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'Tis the season

Hurricane-_(110) Though the arts have been a year-round thing in Florida for a long, long time -- don't call us snowbirds -- it's easy to tell that the Season (with a capital "S") has begun once the calendar has flipped from September to October.  I know this because (in addition to working more than a month without an entire day off) I had an extraordinary three days last week, days and evenings full of moving arts experiences that made me love my job even more. If that's possible.

First I zipped across Alligator Alley to Sarasota to take in several performances at the second Ringling International Arts Festival.  If you've not been to the Ringling Museum of Art (and if not, whynot?), you've missed a Florida treasure on 66 acres by Sarasota Bay.  In addition to the museum, with its collection of rare Old Master paintings (plus modern and contemporary art), you'll find Ca d'Zan (the former home of circus magnate John Ringling and his wife Mable), the Circus Museum, the historic Asolo Theater (a gorgeous restored 18th century Italian theater inside the museum's Visitors' Center) and the FSU Center for the Performing Arts (home to the Asolo Repertory Theatre, where the new musical Bonnie & Clyde  will kick off the season Nov. 16-Dec. 19).

BaryshnikovOn the festival's kickoff Night of Premieres -- violinist Tim Fain playing a new piece by Philip Glass, the Czech Forman Brothers doing a snazzy operatic puppet show, the debut of Pulitzer Prize winner Nilo Cruz's newest play Hurricane, and the night's hottest ticket, solo pieces danced by Mikhail Baryshnikov and David Neumann -- I chose the Cruz's Hurricane, a still-evolving piece about a Caribbean family in crisis after a storm.  It is always a thrill to be part of a first audience, even more so if the man responsible for it all happens to be a Miamian and the first Latino winner of the drama Pulitzer.  And if you can talk to him before and after, which is one of the bonuses of hanging out at a festival.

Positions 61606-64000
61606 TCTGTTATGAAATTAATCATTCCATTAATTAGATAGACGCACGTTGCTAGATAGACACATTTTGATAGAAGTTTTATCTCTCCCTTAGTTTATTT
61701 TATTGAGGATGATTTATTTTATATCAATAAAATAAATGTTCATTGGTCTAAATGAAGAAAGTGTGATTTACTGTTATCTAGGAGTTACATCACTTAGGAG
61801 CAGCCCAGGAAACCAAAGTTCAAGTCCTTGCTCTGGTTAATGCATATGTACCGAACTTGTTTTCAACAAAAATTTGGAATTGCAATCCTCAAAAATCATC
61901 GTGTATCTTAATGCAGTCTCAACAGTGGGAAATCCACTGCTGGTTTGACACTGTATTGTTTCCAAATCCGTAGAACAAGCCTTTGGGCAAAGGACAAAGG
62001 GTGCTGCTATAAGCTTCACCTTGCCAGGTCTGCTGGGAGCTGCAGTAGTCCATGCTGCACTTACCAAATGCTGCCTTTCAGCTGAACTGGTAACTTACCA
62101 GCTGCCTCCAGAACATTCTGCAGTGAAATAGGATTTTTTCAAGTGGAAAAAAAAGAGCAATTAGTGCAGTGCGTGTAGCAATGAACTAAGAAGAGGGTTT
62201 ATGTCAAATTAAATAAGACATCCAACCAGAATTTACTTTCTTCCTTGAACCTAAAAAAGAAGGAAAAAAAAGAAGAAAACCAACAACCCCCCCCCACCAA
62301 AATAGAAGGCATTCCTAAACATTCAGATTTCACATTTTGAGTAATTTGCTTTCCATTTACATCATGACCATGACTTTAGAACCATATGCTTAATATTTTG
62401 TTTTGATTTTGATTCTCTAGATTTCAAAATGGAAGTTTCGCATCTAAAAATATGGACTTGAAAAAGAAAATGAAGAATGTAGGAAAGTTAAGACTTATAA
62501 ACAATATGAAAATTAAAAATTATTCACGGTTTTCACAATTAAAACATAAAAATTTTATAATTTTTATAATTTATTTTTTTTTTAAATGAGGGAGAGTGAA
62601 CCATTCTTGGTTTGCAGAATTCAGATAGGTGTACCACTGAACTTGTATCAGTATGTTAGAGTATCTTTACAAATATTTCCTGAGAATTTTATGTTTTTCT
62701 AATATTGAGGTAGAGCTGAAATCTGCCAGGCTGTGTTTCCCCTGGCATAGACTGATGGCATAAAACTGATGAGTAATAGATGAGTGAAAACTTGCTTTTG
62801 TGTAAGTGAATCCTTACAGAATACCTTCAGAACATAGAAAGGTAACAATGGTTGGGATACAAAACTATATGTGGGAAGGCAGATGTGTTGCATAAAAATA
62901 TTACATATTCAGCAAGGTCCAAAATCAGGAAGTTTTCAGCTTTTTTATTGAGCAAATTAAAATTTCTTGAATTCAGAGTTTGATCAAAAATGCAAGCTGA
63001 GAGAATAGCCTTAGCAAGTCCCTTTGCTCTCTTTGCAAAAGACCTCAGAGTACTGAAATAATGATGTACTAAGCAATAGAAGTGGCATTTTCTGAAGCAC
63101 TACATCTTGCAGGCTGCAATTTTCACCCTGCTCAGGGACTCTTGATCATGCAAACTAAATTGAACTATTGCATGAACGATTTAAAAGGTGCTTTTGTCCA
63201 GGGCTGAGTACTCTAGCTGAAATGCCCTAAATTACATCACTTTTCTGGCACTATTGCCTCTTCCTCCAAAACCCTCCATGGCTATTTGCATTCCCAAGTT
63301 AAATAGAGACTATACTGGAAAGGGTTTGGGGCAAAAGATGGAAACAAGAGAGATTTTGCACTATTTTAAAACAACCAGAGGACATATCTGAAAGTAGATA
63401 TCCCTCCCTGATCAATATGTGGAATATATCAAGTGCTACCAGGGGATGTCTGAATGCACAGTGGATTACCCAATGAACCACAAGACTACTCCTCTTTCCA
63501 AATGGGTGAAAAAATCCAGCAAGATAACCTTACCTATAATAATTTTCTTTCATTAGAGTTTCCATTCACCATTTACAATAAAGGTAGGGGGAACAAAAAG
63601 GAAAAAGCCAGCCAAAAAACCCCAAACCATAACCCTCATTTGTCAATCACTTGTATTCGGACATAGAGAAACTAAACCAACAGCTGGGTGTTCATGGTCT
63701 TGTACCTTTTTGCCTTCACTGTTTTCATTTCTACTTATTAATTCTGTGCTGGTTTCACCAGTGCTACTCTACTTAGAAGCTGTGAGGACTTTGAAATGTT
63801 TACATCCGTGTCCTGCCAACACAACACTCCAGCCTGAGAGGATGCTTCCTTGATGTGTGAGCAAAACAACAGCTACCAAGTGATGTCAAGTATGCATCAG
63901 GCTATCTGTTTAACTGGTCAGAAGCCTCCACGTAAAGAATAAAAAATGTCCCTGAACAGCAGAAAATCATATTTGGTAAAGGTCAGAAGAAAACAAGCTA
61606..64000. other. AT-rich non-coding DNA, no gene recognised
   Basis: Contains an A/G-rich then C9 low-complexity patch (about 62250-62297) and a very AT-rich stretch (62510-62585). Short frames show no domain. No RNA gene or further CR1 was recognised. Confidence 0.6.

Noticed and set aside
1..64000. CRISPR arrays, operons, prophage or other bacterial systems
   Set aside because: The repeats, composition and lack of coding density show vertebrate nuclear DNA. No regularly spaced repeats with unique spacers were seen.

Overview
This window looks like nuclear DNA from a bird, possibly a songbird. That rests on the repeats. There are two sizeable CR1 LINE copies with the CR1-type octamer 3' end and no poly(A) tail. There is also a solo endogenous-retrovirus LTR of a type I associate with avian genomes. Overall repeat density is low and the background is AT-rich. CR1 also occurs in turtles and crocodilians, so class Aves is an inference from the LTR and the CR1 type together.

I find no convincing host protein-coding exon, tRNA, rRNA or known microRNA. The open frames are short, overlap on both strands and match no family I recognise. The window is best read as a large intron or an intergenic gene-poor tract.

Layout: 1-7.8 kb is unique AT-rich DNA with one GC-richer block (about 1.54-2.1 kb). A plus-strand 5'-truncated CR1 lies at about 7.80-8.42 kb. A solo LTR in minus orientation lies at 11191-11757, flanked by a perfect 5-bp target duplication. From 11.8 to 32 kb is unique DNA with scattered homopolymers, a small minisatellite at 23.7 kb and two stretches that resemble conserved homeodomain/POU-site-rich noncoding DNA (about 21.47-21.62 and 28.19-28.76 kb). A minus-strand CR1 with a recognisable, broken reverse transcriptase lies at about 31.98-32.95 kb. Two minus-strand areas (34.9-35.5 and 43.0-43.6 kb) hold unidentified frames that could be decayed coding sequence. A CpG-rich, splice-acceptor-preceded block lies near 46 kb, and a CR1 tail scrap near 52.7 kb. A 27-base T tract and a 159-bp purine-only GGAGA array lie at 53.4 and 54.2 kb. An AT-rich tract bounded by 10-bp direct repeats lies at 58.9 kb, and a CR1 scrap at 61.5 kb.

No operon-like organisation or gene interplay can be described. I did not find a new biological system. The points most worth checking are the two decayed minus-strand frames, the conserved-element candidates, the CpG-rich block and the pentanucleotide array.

The next afternoon, I saw Baryshnikov (whose Manhattan-based Baryshnikov Arts Center copresents the festival with the Ringling) and Neumann (a witty, intriguing dancer-choreographer) dance their solos program.  I had seen the younger Baryshnikov (that's him in the photo) dance at Jackie Gleason Theater almost 30 years ago, when his then-girlfriend Jessica Lange was pregnant with their daughter Aleksandra (I remember because Lange and I both visited the ladies' room at intermission).  But to see one of the world's great dancers, now 62, perform again was so moving that I nearly got teary -- particularly as he danced the program's final solo, Benjamin Millepied's Years Later.  Dancing on a bare stage as black-and-white film of a 16-year-old, Baryshnikov dazzled behind him, the mature dancer still thrilled.  He remains a superb actor-dancer capable of communicating emotion -- resignation, acceptance, inspiration -- with the smallest movements and experience-honed technique.   And (thanks to that special festival mixing-and-mingling thing) Baryshnikov and I were part of the same audience for the Forman Brothers' Opera Baroque.

Tarell London On Friday, it was back across Alligator Alley and down to Miami to catch playwright Tarell Alvin McCraney's birthday gift to his high school alma mater, the New World School of the Arts.  About to turn 30 (which he did last Sunday), McCraney decided to throw a fundraiser to help graduating seniors travel to the auditions required for college and acting-program admissions.  The result was both a financial success (the event raised $5,380) and one of the most dramatically potent play readings I've ever attended.

Reading scenes from all three of his breakthrough Brother/Sister Plays -- In the Red and Brown Water, The Brothers Size and Marcus; or the Secret of Sweet-- McCraney and actors Glenn Davis (whose theater credits include productions at Canada's Stratford Festival, Chicago's Steppenwolf and Los Angeles' Mark Taper Forum) and Sterling Brown (a theater, movie and TV veteran currently playing Dr. Roland Burton on the series Army Wives) brought the excerpts to vivid life.  McCraney, a fine actor (though he's way too busy as a playwright to perform any more), was so intense and tormented during a Brothers Size speech that he brought the audience -- and himself -- to tears.  The taste of his talent made his listeners impatient for next summer, when GableStage will present the South Florida debut of The Brothers Size, with McCraney directing.

 The season marches on with opening after opening: Dreamgirls tonight at the Adrienne Arsht Center, A Behanding in Spokane Saturday at GableStage, the world premiere of Cane at Florida Stage Oct. 29, a rare production of No Exit by The Naked Stage, also Oct. 29.  And after last week's extraordinary collection of performances, I can't wait.